ATLANTA -- Women in America are still making significantly less than their male counterparts. A new report by the American Association of University Women findswomenearned 77 percent of what men did in 2010.

Career coach and11Alive Dish contributor Debra Shigley says there are some simplestepsto help close the pay gap.

Her top 5 tips:

  • Choose to negotiate. Although there has been new research challenging the notion that women don't ask for raises, it's my experience coaching women and particularly millennial women that they are still hesitant to ask for more money or benefits. The biggest improvement most women can make is choosing to negotiate in the first place.

  • Gather your arsenal. You need to research the going rate for your contributions. Look at sites like and to get comps for what you should be making. Also, practice your pitch. Do a mock conversation with a friend or mentor to build confidence -- and brainstorm responses to inevitable counterarguments.

  • Quantify your accomplishments. Never focus on why you need a raise, but instead why you've earned it. Be ready to list all your accomplishments in a manner that matters to management. Instead of simply naming what you did, describe the results. What customers or $$$ did you bring to the company? How did you directly contribute to the bottom line?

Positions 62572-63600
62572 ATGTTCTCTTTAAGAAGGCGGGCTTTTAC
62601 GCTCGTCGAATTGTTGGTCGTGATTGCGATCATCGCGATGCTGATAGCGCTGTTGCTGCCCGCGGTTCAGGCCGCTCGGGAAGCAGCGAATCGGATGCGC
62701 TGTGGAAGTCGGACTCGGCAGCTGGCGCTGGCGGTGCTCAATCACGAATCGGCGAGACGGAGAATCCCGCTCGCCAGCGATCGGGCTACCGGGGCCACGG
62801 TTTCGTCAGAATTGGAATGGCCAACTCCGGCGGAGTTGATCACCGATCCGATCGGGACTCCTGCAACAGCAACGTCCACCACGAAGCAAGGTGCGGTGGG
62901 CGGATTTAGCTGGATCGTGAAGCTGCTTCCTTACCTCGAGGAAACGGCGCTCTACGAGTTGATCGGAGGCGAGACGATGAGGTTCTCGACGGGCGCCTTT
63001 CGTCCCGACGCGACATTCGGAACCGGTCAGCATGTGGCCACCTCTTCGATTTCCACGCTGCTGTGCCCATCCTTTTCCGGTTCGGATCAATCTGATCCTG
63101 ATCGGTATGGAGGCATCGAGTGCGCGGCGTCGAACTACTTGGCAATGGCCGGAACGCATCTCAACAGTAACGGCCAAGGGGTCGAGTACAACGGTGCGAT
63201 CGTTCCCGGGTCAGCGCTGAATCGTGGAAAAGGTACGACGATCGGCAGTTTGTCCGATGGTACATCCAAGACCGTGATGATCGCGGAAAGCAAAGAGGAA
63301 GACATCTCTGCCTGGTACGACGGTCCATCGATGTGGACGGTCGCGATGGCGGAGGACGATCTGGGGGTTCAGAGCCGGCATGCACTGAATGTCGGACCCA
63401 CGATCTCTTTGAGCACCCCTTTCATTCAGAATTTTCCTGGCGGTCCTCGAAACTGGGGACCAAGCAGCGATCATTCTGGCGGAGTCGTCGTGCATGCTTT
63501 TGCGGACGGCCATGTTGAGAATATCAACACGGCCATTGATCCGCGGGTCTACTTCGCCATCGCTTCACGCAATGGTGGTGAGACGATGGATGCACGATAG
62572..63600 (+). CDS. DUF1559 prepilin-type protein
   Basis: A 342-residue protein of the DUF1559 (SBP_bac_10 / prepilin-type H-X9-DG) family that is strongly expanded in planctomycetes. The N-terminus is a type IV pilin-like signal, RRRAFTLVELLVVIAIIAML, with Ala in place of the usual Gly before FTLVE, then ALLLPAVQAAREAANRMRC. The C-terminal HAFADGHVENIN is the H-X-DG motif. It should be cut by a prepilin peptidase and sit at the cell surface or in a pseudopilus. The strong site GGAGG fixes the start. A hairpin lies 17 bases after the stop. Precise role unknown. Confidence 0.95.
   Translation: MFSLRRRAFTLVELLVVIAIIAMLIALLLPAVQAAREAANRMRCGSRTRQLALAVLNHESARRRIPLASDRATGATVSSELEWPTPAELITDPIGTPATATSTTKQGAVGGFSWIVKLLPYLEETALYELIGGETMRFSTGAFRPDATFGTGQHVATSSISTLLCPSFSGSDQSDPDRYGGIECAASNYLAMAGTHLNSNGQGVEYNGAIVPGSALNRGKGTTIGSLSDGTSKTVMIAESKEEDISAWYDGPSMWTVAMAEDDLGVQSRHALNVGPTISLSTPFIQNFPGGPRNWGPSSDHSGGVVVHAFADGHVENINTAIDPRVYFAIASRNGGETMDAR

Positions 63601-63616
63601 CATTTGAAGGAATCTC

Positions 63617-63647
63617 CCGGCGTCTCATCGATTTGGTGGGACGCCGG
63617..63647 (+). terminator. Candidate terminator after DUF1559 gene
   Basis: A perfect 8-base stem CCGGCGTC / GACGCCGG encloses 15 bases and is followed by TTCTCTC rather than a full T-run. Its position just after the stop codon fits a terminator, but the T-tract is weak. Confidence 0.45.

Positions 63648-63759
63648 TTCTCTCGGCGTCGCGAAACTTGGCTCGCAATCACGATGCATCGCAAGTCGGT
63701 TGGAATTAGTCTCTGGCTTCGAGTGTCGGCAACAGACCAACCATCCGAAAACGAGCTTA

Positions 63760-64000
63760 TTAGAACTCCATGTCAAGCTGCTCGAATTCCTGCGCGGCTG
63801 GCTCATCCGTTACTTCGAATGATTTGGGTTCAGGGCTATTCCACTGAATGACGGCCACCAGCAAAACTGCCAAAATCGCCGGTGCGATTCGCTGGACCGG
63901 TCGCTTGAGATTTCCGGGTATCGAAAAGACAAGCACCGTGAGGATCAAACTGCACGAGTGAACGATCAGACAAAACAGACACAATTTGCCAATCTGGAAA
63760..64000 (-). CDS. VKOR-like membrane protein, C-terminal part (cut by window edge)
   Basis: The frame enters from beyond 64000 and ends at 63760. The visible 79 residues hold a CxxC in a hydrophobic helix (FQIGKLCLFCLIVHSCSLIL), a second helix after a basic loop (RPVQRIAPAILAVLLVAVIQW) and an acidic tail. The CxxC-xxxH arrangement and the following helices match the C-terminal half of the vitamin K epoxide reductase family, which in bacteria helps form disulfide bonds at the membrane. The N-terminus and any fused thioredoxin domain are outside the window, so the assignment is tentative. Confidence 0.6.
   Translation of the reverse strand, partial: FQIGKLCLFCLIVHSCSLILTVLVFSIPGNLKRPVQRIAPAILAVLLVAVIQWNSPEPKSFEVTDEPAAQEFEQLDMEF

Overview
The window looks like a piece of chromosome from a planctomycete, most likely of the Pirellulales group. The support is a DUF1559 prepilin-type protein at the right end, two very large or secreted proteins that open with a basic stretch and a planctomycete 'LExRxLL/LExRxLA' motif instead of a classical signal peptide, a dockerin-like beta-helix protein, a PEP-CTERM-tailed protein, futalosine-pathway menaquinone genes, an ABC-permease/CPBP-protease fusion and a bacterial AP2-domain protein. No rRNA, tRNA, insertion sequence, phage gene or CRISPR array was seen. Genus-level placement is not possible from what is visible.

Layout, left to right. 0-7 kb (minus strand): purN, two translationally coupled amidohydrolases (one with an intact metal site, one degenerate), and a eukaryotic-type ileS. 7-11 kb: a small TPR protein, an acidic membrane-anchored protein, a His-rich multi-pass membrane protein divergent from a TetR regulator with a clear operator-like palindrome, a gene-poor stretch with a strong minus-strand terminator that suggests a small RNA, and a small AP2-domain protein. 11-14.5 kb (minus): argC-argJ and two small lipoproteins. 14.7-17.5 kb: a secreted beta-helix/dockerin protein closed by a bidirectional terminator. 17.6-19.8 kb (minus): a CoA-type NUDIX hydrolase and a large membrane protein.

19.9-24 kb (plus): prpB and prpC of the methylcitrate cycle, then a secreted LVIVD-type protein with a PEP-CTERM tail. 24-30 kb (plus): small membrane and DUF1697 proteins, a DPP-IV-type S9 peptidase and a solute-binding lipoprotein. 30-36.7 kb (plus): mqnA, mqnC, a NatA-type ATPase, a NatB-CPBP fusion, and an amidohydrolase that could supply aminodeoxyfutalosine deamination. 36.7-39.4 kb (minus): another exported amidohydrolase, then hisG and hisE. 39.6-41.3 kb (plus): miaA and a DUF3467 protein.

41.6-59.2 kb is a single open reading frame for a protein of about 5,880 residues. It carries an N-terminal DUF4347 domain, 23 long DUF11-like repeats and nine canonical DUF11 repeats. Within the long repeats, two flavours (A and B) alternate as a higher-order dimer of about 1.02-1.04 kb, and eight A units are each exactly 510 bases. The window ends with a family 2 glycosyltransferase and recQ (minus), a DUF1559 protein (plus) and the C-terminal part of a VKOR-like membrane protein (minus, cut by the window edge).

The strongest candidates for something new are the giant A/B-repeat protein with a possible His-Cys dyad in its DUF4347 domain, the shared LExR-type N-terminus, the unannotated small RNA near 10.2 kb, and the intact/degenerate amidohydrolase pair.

• Channel your inner "agent." Research has shown that women feel much more comfortable asking for things when negotiating on behalf of someone else -- as would an agent or a mom negotiating for her child! Visualize and think, how would you make a case for them? Then, take your own advice!

  • Take "No" for "not now." We often hear, "Don't take no for an answer"-- but that's not very practical advice when it comes to an employment situation and you need the job! If your boss turns down the raise the opportunity, get real feedback about what you can do to get a yes next time. Say, "It would really help my future efforts to know what, specifically, I can do to earn this raise." Get your boss to commit to a timeline of when she'll reconsider-- and follow up in 3, 6, 9 months, etc.

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